Bài giảng Biochemistry 2/e - Chapter 7: Carbohydrates

Outline 7.1 Carbohydrate Nomenclature 7.2 Monosaccharides 7.3 Oligosaccharides 7.4 Polysaccharides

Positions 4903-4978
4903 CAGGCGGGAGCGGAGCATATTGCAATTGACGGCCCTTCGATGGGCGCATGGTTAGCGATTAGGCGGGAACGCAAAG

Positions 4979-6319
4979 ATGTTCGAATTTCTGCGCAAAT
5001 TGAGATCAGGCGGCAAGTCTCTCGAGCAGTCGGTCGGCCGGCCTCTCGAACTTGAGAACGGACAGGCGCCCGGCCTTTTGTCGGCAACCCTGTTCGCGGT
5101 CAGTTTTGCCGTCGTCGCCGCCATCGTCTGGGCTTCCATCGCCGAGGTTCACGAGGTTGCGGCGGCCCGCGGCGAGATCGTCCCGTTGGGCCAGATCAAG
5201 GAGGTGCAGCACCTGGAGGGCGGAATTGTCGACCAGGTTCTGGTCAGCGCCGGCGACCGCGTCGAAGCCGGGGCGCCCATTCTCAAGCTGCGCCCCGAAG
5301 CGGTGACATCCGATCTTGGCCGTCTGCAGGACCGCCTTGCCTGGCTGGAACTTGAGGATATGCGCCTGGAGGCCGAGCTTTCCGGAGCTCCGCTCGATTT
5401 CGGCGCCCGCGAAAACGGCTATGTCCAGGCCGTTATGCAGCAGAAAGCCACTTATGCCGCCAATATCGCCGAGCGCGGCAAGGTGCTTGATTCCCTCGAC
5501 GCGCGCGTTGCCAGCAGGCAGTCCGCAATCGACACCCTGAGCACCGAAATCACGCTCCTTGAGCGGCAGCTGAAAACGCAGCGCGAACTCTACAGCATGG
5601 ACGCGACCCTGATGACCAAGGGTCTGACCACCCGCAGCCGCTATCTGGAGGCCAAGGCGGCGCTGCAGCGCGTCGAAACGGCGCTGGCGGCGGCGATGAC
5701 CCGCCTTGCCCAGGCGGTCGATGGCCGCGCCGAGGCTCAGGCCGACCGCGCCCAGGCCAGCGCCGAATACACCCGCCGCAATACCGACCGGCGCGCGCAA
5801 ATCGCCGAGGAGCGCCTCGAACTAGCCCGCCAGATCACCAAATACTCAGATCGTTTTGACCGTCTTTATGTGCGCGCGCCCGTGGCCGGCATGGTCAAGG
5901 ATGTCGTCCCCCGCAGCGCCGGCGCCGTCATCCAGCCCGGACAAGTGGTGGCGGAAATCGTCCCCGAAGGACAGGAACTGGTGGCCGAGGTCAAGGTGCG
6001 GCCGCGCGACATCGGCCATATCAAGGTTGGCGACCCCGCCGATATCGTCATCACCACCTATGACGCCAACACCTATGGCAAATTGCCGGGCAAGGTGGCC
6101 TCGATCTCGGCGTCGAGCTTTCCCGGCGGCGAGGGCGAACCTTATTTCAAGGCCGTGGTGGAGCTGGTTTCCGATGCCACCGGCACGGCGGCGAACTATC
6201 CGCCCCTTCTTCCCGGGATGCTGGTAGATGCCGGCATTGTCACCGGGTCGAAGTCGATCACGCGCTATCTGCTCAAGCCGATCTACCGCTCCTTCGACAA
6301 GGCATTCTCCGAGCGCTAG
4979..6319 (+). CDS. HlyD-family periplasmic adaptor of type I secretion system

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Chapter 7Carbohydratesto accompanyBiochemistry, 2/ebyReginald Garrett and Charles GrishamAll rights reserved. Requests for permission to make copies of any part of the work should be mailed to: Permissions Department, Harcourt Brace & Company, 6277 Sea Harbor Drive, Orlando, Florida 32887-6777 Outline7.1 Carbohydrate Nomenclature 7.2 Monosaccharides 7.3 Oligosaccharides 7.4 Polysaccharides7.1 NomenclatureCarbohydrates are hydrates of carbon Monosaccharides (simple sugars) cannot be broken down into simpler sugars under mild conditions Oligo = "a few" - usually 2 to 10 Polysaccharides are polymers of the simple sugars7.2 MonsaccharidesAn organic chemistry review Aldoses and ketoses contain aldehyde and ketone functions, respectively Triose, tetrose, etc. denotes number of carbons Aldoses with 3C or more and ketoses with 4C or more are chiral Review Fischer projections and D,L system Stereochemistry ReviewRead text on p. 210-213 carefully! D,L designation refers to the configuration of the highest-numbered asymmetric center D,L only refers the stereocenter of interest back to D- and L-glyceraldehyde! D,L do not specify the sign of rotation of plane-polarized light! All structures in Figures 7.2 and 7.3 are D D-sugars predominate in nature More StereochemistryKnow these definitionsStereoisomers that are mirror images of each other are enantiomers Pairs of isomers that have opposite configurations at one or more chiral centers but are NOT mirror images are diastereomers Any 2 sugars in a row in 10.2 and 10.3 are diastereomers Two sugars that differ in configuration at only one chiral center are epimersCyclic monsaccharide structures and anomeric formsGlucose (an aldose) can cyclize to form a cyclic hemiacetal Fructose (a ketose) can cyclize to form a cyclic hemiketal Cyclic form of glucose is a pyranose Cyclic form of fructose is a furanose Cyclic monsaccharide structures and anomeric formsCyclic forms possess anomeric carbons For D-sugars, alpha has OH down, beta up For L-sugars, the reverse is trueMonosaccharide DerivativesReducing sugars: sugars with free anomeric carbons - they will reduce oxidizing agents, such as peroxide, ferricyanide and some metals (Cu and Ag) These redox reactions convert the sugar to a sugar acid Glucose is a reducing sugar - so these reactions are the basis for diagnostic tests for blood sugar More Monosaccharide DerivativesSugar alcohols: mild reduction of sugars Deoxy sugars: constituents of DNA, etc. Sugar esters: phosphate esters like ATP are important Amino sugars contain an amino group in place of a hydroxyl group Acetals, ketals and glycosides: basis for oligo- and poly-saccharides 7.3 OligosaccharidesDon't memorize structures, but know the important features Be able to identify anomeric carbons and reducing and nonreducing ends Sucrose is NOT a reducing sugar Browse the structures in Fig. 7.19 and Figure 7.20 Note carefully the nomenclature of links! Be able to recognize alpha(1,4), beta(1,4), etc7.4 PolysaccharidesFunctions: storage, structure, recognition Nomenclature: homopolysaccharide vs. heteropolysaccharide Starch and glycogen are storage molecules Chitin and cellulose are structural molecules Cell surface polysaccharides are recognition molecules Starch A plant storage polysaccharide Two forms: amylose and amylopectin Most starch is 10-30% amylose and 70-90% amylopectin Branches in amylopectin every 12-30 residues Amylose has alpha(1,4) links, one reducing end Starch A plant storage polysaccharide Amylose is poorly soluble in water, but forms micellar suspensions In these suspensions, amylose is helicaliodine fits into the helices to produce a blue colorWhy branching in Starch?Consider the phosphorylase reaction... Phosphorylase releases glucose-1-P products from the amylose or amylopectin chains The more branches, the more sites for phosphorylase attack Branches provide a mechanism for quickly releasing (or storing) glucose units for (or from) metabolism GlycogenThe glucose storage device in animals Glycogen constitutes up to 10% of liver mass and 1-2% of muscle mass Glycogen is stored energy for the organism Only difference from starch: number of branches Alpha(1,6) branches every 8-12 residues Like amylopectin, glycogen gives a red-violet color with iodineDextrans A small but significant difference from starch and glycogen If you change the main linkages between glucose from alpha(1,4) to alpha(1,6), you get a new family of polysaccharides - dextrans Branches can be (1,2), (1,3), or (1,4) Dextrans A small but significant difference from starch and glycogen Dextrans formed by bacteria are components of dental plaque Cross-linked dextrans are used as "Sephadex" gels in column chromatography These gels are up to 98% water! Structural Polysaccharides Composition similar to storage polysaccharides, but small structural differences greatly influence properties Cellulose is the most abundant natural polymer on earth Cellulose is the principal strength and support of trees and plants Cellulose can also be soft and fuzzy - in cotton Structural Polysaccharides Composition similar to storage polysaccharides, but small structural differences greatly influence properties Beta(1,4) linkages make all the difference! Strands of cellulose form extended ribbonsOther Structural PolysaccharidesFurther reading - pages 232-235 Chitin - exoskeletons of crustaceans, insects and spiders, and cell walls of fungi similar to cellulose, but C-2s are N-acetyl cellulose strands are parallel, chitins can be parallell or antiparallel Other Structural PolysaccharidesAlginates - Ca-binding polymers in algae Agarose and agaropectin - galactose polymers Glycosaminoglycans - repeating disaccharides with amino sugars and negative charges